Webb telescope peers into the frozen heart of a space cloud

Webb telescope peers into the frozen heart of a space cloud
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The James Webb Space Telescope looked inside a small molecular cloud 630 light-years away and imaged ice made of different elements.

Molecular clouds are interstellar groups of gas and dust in which hydrogen and carbon monoxide molecules can form. Dense clumps within these clouds can collapse to form young stars called protostars.

The Webb telescope focused on the dark molecular cloud of Chamaeleon I, which appears blue in the new image. A young protostar named Ced 110 IRS 4 glows orange on the left. magazine Nature Astronomy He published a study on Monday that includes the image.

More orange dots represent light from background stars and passing through the cloud. Starlight has helped astronomers identify various frozen molecules within the dark molecular cloud of Chamaeleon I, forming dozens of young stars.

The Webb telescope sees the universe in infrared light, invisible to the human eye. Infrared light can reveal previously hidden aspects of the cosmos and pierce dense clumps of gas and dust that would otherwise obscure vision.

Astronomers used Space observatory to explore a diverse spectrum of some of the coldest ice in the darkest ever regions of a molecular cloud. During a study on the cloud, the international research team identified frozen forms of ammonia, methanol, methane and carbonyl sulfide along with water ice.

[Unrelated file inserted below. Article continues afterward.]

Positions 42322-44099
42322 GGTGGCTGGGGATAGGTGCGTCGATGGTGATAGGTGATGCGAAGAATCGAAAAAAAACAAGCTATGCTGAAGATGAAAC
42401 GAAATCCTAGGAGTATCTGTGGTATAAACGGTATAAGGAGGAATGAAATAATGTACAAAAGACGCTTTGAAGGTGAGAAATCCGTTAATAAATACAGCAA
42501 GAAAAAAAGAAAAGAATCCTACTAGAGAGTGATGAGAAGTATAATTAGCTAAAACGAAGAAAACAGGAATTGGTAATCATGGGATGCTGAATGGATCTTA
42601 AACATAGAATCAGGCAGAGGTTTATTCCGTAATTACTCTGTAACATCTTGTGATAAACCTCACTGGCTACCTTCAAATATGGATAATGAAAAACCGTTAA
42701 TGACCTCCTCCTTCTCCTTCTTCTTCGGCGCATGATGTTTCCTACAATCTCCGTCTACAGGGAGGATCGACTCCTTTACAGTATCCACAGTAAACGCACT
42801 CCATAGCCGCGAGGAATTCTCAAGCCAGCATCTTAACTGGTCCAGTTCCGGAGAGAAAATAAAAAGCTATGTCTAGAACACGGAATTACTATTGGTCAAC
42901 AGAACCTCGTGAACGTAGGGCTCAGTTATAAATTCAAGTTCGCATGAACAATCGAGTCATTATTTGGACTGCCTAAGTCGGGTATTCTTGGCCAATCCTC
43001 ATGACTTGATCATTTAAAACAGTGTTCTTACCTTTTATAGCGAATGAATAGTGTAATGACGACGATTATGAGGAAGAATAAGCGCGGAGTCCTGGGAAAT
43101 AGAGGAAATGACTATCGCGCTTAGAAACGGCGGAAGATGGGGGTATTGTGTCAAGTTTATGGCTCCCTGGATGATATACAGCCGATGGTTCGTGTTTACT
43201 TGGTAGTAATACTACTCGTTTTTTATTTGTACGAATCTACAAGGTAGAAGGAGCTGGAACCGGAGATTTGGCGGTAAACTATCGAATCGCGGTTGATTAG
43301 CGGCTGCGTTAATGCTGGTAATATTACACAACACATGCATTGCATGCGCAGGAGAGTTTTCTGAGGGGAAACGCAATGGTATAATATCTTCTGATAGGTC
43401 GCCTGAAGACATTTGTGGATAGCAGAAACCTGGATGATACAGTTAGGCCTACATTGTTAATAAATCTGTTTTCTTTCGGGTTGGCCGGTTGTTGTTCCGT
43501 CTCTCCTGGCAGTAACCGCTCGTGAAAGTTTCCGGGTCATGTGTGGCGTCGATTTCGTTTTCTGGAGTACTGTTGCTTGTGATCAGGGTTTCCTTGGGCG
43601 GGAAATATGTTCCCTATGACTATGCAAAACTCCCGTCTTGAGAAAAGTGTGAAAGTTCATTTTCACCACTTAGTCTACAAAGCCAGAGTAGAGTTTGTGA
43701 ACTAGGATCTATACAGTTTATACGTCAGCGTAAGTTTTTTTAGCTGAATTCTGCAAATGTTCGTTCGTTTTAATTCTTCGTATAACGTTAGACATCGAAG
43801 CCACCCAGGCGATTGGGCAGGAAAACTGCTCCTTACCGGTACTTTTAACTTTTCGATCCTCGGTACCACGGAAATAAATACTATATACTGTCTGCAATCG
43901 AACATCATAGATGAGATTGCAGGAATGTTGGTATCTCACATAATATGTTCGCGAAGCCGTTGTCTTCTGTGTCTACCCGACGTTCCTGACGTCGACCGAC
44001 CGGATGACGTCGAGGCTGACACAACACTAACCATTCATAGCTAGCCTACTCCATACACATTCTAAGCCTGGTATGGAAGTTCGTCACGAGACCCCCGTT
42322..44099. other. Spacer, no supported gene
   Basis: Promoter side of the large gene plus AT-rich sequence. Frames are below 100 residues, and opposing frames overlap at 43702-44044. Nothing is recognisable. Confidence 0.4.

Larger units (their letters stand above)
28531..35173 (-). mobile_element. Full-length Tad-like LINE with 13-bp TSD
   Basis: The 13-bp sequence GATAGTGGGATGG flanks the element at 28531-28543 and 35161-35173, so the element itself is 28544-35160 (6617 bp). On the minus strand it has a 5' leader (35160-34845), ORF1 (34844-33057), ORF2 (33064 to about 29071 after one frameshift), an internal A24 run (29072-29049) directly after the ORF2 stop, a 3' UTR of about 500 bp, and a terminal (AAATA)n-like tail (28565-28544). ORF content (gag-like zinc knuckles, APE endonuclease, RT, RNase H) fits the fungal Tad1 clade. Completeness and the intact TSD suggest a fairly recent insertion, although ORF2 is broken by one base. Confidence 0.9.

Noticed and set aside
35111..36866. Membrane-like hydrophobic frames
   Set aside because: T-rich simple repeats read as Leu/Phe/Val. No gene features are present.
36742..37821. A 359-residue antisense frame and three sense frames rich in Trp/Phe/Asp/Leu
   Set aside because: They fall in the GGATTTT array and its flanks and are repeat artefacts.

These icy molecules may contribute to the formation of stars and planets and even the building blocks of life.

Ice can provide planets with carbon, hydrogen, oxygen, nitrogen and sulfur, which could lead to the formation of a habitable planet like Earth, where it is used in planetary atmospheres as well as amino acids, sugars and alcohols.

“Our results provide insight into the first, dark chemistry stage of ice formation on interstellar dust grains that will morph into centimeter-sized pebbles, where planets form in disks,” said lead study author Melissa McClure, an astronomer and assistant. professor At the Leiden Observatory in the Netherlands, in a statement. McClure is the principal investigator of the observation program.

“These observations open a new window into the ways in which simple and complex molecules are formed, necessary to make the building blocks of life.”

In addition to simple molecules, the researchers saw evidence of more complex molecules.

“Our identification of complex organic molecules such as methanol and potentially ethanol suggests that many star and planetary systems that thrive in this particular cloud will inherit the molecules in a highly evolved chemical state,” said astronomer and postdoctoral researcher Will Rocha. At the Leiden Observatory, in a statement.

“This could mean that the presence of precursors of prebiotic molecules in planetary systems is a common result of star formation rather than a unique feature of our own solar system.”

Astronomers have used starlight filtering through the cloud to look for chemical fingerprints and identify elements.

“We wouldn’t be able to observe these ices without Webb,” Webb project scientist Klaus Pontoppidan at the Space Telescope Science Institute in Baltimore said in a statement.

“Ice appears as slopes against a continuous background of starlight. In such cold and dense regions, most of the light from the background star is blocked, and Webb’s excellent sensitivity was required to detect starlight and therefore identify ice in the molecular cloud.”

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